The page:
Every man in a church is called to be a servant of all; we see them distributing food to hungry widows (Acts 6) and traveling as encouragers. And while the churches in homes met without permanent, established leaders, they still needed them. Every group needs men serving eagerly as examples, living among the flock of Christ, not acting like overlords, but committing their lives to work for the joy of those in their little bands of Christians (1 Peter 5:1-11, 2 Corinthians 1:24, 2 Timothy 4:2).
Lord Jesus, equip men to know your words thoroughly and to shepherd your flock joyfully through their clear explanation, teaching, rebukes, and examples.
Pray for gatherings to contain good teaching with application and that many who go to these gatherings have something to share, to sing, or to teach in ways that are accessible to outsiders.
Compared to a conventional church service, Paul desires that many in the church gatherings at Corinth would have something to share in the service with a priority given to teaching with application (1 Corinthians 14).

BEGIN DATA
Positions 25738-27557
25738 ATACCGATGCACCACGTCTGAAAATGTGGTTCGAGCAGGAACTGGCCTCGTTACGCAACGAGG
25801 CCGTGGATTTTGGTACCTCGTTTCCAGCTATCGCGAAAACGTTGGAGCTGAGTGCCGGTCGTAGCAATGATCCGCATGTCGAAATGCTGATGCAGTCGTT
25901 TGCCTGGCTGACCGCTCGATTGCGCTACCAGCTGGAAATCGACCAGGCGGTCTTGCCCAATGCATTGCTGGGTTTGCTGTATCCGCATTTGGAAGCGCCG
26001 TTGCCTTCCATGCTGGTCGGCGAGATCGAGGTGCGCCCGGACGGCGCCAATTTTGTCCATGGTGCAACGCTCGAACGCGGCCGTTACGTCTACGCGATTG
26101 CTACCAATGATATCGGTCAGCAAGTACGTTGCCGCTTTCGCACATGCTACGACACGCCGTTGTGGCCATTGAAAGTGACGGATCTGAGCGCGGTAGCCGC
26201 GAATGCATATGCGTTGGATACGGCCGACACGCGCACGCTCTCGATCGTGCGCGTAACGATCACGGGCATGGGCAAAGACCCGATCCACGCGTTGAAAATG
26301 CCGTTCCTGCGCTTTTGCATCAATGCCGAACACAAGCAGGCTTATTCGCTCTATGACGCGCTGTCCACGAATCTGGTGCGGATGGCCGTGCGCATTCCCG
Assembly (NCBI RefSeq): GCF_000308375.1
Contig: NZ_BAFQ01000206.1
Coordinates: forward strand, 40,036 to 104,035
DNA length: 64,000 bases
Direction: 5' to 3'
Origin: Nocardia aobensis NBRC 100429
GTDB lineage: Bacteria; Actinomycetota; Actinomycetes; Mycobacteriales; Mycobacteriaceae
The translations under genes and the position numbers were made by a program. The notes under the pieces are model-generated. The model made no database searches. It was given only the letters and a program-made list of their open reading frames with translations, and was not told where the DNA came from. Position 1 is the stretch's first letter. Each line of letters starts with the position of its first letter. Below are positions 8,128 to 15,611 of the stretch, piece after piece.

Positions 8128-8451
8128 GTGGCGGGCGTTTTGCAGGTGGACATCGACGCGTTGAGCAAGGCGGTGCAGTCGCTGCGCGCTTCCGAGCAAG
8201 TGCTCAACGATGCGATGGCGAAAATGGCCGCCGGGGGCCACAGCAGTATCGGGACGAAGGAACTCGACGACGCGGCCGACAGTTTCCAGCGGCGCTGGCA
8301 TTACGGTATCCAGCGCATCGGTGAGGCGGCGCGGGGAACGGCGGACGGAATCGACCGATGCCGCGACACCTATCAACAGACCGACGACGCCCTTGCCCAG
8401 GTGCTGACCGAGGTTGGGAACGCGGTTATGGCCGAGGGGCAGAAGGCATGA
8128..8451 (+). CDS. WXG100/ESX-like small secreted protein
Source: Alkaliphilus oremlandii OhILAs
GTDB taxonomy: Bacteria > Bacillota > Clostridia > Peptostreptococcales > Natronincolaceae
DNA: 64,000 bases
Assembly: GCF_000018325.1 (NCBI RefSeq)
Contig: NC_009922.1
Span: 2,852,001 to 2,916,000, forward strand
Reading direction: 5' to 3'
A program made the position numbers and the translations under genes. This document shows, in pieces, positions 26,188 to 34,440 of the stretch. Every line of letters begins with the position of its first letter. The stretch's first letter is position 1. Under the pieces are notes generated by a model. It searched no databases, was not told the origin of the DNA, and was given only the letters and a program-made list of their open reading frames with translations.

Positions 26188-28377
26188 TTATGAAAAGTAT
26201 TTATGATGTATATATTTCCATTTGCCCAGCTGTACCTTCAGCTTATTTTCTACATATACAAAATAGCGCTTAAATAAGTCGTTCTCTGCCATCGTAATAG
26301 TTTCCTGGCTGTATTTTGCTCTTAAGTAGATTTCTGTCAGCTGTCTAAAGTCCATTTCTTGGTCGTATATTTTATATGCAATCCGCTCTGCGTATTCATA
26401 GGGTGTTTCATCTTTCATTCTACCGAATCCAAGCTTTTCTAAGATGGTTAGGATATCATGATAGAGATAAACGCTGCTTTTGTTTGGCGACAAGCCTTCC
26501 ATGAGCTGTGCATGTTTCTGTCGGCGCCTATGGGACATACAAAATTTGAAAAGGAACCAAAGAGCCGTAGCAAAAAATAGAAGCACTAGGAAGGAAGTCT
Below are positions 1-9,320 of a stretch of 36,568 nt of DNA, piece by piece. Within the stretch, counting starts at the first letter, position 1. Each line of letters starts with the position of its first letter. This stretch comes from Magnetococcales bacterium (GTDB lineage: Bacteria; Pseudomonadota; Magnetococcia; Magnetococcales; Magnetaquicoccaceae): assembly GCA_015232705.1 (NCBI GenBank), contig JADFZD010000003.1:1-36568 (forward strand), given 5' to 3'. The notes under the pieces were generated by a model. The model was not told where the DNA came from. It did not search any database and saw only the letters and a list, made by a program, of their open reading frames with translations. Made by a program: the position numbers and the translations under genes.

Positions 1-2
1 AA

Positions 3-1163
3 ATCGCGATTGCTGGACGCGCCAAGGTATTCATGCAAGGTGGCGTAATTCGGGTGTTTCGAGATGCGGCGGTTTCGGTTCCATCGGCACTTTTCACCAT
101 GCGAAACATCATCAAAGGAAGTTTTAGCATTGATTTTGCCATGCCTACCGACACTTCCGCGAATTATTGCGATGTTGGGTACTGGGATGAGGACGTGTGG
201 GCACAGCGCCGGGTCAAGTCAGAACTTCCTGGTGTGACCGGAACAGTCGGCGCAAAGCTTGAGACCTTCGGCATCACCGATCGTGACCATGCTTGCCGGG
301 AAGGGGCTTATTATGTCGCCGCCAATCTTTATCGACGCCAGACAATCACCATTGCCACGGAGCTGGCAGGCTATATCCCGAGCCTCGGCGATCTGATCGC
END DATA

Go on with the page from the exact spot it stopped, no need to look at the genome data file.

Holy Spirit, as your people gather in homes, grant each of them good things to share, and let outsiders learn and be drawn closer to you by what is shared.
Pray for welcoming gatherings with food and remembrance.
Before they even fully understood the Lord’s Supper or Communion, some churches were gathering regularly for meals. However, sometimes they didn’t quite think enough about the needs of others. They didn’t always bring enough food to share, so some were hungry while others had too much or even drank alcohol excessively. Paul said that in that community, it was better not to have that kind of meal, but rather to simply remember Jesus’s body and blood shed for them all the while caring deeply for everyone present.